On July 15, Rywin called her again and “urged a meeting during which he would present his proposal while fishing.” RapaczyZska [refused]. In the corridor, Rywin met Piotr Niemczycki, the deputy director of Agora. He repeated the "proposition."
        "I pretended not to hear well. Then I thought I must be crazy or Rywin is crazy," recalled Niemczycki.

        The shocked Rapaczynska wrote a note to Michnik the following day and met him. "I was thunderstruck," said Michnik. "It was the first time in my life that anybody proposed to me something like this."
        Rapaczynska did not have enough boldness to propose an American solution. But Michnik came up with the idea. "Buy me the best recorder you can find," he said to his secretary. "The price doesn't matter," he added.
        Yet on the same day when Rywin came to see Michnik, both men met the Prime Minister. Michnik states that he informed his friend Miller about Rywin's bribery proposal. The premier arranged a confrontation. The depressed Rywin discovered how naive he was.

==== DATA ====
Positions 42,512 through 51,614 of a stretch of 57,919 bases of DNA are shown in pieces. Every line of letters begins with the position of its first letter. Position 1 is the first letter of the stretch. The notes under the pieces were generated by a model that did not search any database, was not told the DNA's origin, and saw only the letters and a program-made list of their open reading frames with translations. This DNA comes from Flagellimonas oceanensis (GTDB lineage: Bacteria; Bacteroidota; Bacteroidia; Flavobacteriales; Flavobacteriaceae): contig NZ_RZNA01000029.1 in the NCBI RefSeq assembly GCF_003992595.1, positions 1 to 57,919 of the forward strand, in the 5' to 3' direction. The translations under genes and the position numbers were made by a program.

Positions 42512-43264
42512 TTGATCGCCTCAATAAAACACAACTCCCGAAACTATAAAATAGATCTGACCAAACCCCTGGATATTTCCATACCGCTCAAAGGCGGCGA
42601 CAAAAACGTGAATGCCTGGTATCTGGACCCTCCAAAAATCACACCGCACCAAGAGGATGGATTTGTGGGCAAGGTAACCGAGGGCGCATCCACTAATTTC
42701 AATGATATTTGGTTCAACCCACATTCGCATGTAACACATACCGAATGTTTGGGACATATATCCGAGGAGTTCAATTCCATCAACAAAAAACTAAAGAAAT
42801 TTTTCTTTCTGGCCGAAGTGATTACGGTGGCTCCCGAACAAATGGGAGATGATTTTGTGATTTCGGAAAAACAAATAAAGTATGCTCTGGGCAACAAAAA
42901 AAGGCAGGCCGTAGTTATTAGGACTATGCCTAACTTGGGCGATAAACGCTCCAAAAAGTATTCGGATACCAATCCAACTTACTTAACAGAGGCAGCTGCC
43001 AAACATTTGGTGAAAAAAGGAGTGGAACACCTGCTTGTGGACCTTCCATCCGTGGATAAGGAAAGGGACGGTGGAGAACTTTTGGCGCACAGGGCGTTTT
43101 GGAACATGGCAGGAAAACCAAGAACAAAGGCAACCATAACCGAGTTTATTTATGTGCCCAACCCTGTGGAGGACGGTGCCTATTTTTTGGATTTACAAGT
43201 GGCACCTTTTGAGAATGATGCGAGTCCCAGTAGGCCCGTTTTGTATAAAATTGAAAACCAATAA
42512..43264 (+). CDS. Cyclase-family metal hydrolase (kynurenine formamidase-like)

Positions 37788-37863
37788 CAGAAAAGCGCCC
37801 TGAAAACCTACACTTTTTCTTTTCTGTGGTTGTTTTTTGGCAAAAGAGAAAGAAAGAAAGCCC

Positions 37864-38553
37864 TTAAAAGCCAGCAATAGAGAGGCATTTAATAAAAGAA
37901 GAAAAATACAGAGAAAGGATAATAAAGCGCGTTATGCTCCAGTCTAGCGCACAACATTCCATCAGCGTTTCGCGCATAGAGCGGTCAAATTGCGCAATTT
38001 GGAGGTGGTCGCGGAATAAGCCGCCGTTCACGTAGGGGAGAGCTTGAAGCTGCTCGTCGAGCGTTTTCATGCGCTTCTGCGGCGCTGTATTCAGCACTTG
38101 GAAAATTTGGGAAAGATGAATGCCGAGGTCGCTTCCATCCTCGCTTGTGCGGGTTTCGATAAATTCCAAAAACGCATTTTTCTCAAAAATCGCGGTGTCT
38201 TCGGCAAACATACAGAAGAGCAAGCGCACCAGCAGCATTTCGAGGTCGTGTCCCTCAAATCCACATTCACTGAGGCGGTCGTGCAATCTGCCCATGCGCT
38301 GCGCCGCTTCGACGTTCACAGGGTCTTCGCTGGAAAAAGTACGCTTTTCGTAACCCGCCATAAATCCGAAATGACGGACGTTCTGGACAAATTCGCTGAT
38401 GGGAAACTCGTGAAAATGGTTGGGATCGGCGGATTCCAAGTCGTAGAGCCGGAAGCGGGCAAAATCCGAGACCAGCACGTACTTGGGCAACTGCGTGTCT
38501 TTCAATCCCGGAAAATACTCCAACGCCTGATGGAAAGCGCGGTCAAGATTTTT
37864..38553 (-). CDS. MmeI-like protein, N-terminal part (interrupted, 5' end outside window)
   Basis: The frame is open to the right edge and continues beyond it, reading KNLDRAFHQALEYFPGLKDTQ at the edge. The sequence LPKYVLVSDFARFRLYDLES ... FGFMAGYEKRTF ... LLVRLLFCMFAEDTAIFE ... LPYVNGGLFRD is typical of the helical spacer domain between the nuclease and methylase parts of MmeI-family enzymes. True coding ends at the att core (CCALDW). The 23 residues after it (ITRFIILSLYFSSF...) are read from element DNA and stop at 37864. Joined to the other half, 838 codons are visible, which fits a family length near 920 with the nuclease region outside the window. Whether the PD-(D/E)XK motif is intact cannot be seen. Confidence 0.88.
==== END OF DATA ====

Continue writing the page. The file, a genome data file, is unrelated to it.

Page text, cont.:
Many prominent witnesses have testified already in Rywin-Gate, as the affair was baptized. The editor-in-chief of the weekly NIE, Jerzy Urban, the former speaker of the government from the time of martial law and still an influential person on the left, recalled a procession of five minister the last August after he wrote in one article that Miller should uncover at least one affair in his own ranks if he wanted to cut the corruption knot. The minister wanted to know what Urban really knows.
        But the interrogation of Juliusz Braun, the chief of the radio and television council, on March 8, brought the first hard facts. Braun admitted that there were diverse machinations over the amendment on the radio and television law and that he did not start any investigation on this matter. Thereafter the state president, Aleksander Kwasniewski, called the whole radio and television council to resign.
        Only two out of nine members obeyed, and they were not among those who are suspected of being connected to Rywin-Gate. But there is yet a possibility that the council will be dissolved, since its members are required to resign if both chambers of the parliament and the president do not accept its annual report.